It can run, but it can't hide (or jump, or fetch)
If my FPGA-based 6502 can "free run" (described in an earlier post), why can't it run even a simple program?
My theory is currently this - from the time the CPU indicates what memory address it wants to access, and when the result is actually available to the CPU, there is a delay (latency). That delay is messing up memory accesses, and confusing the CPU.
OK, you asked for it. Let's start with synchronous versus combinational circuits.
Every now, and again (quoted from Ben Bailey, with apologies...)
Now, how often does the AND gate check its inputs? Well, now. And now. And every now. Basically, the AND gate, always vigilant, watches its inputs and provides the appropriate output instantaneously. What a trooper.
(Some of you who know physics and stuff might be growling at me now about things like ramp time, propagation delay and other practical phenomenon that prevent an AND gate from being truly instantaneous. Disclaimer: I am describing an idealized, abstracted, super-relativistic AND gate...)
If you wire the output of one AND gate into an input of another gate (like an OR gate), the output of the AND gate also changes the state of the OR gate instantly(-ish). Circuits wired like that are called combinational, or "time independent".
To the beat of the drum
As you either know or have guessed, not all digital circuits work like this. A quote that has been (perhaps mistakenly) attributed to Albert Einstein is that "Time is what keeps everything from happening all at once." In synchronous digital circuits, a clock is what keeps everything from happening all at once. More to the point, a clock is how various operations of the circuit maintain synchronization with each other. You could say the clock is like the drum major in a marching band, keeping everyone stepping in sync.
An example of a simple synchronous circuit is a D-style flip flop. In this circuit, there is an input (D), an output (Q), and a clock. (There can be some more I/Os, but ignore those for now...) Whenever the clock "ticks", the value currently at the input of D is copied to Q, and remembered there. D could change a hundred times between clock ticks, and Q wouldn't change - Q only remembers what the value of D was at the last clock tick. It's like a little one-bit storage location.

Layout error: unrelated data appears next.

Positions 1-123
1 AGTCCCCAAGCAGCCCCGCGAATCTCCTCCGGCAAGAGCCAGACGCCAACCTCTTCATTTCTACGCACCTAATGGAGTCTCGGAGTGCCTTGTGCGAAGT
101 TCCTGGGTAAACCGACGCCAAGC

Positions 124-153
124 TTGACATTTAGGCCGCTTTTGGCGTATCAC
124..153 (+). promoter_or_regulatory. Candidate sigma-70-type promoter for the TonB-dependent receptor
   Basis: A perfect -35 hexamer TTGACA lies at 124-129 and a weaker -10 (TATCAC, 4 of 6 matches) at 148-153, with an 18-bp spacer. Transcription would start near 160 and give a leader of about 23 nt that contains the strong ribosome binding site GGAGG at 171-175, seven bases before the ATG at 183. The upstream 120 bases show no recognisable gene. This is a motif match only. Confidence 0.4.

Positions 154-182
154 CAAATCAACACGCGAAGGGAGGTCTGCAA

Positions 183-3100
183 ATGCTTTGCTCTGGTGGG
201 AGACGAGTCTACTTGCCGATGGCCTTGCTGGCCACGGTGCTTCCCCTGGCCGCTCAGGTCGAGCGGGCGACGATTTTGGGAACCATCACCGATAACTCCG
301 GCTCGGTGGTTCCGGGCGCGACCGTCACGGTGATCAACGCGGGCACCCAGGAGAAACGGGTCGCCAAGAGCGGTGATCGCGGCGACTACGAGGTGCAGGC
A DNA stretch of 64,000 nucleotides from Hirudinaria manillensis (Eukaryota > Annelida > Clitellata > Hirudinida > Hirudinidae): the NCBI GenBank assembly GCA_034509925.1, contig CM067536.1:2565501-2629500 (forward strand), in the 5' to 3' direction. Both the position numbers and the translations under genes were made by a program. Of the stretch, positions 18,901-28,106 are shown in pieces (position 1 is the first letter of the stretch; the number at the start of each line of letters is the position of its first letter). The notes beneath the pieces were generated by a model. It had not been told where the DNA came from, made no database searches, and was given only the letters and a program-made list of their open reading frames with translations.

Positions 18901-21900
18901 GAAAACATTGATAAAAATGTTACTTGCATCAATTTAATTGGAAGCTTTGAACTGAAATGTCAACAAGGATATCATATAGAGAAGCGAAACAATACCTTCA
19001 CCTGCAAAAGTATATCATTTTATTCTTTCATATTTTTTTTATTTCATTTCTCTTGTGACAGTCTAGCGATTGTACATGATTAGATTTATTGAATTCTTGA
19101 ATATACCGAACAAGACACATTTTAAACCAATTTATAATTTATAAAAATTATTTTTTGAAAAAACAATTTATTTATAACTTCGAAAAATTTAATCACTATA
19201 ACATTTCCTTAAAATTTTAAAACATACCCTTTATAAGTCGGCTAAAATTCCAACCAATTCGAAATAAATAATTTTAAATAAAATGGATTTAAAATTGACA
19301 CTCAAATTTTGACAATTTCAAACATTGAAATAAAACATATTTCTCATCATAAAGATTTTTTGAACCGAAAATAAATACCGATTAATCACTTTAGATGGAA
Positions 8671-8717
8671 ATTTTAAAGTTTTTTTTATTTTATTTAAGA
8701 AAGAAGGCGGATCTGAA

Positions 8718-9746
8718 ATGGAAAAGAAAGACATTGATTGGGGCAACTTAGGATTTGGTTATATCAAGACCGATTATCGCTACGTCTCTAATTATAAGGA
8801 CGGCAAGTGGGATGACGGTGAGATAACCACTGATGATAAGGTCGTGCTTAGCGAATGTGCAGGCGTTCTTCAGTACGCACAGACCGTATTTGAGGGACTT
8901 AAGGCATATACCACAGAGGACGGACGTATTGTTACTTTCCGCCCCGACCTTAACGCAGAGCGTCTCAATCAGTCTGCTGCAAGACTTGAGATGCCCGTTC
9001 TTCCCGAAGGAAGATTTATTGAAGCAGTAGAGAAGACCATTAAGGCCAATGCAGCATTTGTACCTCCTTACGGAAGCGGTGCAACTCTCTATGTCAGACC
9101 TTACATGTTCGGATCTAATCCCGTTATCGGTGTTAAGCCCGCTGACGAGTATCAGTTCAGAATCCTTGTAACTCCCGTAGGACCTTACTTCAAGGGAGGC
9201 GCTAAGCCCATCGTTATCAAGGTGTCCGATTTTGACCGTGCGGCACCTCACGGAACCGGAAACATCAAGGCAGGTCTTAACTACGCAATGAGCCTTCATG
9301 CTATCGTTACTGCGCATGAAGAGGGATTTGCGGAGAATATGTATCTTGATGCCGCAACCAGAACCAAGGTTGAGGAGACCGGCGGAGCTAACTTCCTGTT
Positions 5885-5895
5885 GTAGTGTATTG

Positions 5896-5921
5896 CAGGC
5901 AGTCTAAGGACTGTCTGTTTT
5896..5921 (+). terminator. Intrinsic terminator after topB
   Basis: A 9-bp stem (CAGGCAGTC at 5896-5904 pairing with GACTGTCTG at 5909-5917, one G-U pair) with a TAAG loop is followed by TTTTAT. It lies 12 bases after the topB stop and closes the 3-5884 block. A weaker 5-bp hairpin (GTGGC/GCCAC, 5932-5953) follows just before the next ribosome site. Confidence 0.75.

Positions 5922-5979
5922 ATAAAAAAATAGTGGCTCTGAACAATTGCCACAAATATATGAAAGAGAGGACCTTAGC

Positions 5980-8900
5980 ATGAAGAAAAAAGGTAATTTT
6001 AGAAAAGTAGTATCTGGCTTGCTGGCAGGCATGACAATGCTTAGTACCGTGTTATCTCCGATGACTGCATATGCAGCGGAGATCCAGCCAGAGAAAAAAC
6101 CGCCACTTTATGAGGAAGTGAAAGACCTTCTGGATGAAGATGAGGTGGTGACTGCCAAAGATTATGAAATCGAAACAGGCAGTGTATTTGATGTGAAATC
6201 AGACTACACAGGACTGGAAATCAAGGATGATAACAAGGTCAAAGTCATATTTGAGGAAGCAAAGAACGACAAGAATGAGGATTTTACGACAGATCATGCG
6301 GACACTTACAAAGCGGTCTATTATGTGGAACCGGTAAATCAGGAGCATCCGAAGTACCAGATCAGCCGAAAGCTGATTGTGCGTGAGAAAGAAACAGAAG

Just like a combinational circuit with multiple connected gates, synchronous components like the flip flop can be daisy-chained into more complex circuits. Therefore, some operations performed in a synchronous circuit can take more than one clock cycle to propagate. For example, the output of flip-flop A may be connected to the input of flip-flop B, and B to C, and so on. By the time you get to flip-flop Z, a change in A will have taken nearly 30 clock cycles to reach flip-flop Z.
RAM memory access can be like this. During one clock cycle, you might place the address of the memory chunk (e.g., byte) that you want to read on the address lines. Later, in a subsequent clock cycle, the data at that address is available to be read on the data lines. How many clock cycles before the data is available? This depends on the design. It can be anywhere from one clock cycle to many.
In the case of the Block RAM (BRAM) on my FPGA, the latency is 2 clock cycles. But the 6502 CPU core I'm using expects the data to be ready in 1 clock cycle. Therefore, the CPU is getting bogus data, and things are going awry.
CPU, hold your horses
My guess is that this RAM latency issue is truly the culprit. The CPU free-runs OK, which shows that it's operating when it has valid values on the data lines.
But assuming I'm right, how do I fix it?
I'm not sure about the best way to handle this. In my Google searches, I've found discussions of:
- Using mixed clock "domains" (where the RAM is clocked at a higher, fixed multiple of the CPU clock so it gets data to the CPU on time),
- Using an input line on the 6502 called "RDY", which pauses the CPU until memory is ready, and,
- Other stuff that I don't quite understand.
One of the interesting aspects of this project is that I'm flailing in the deep end of the pool. I've found that this is often where I learn things.
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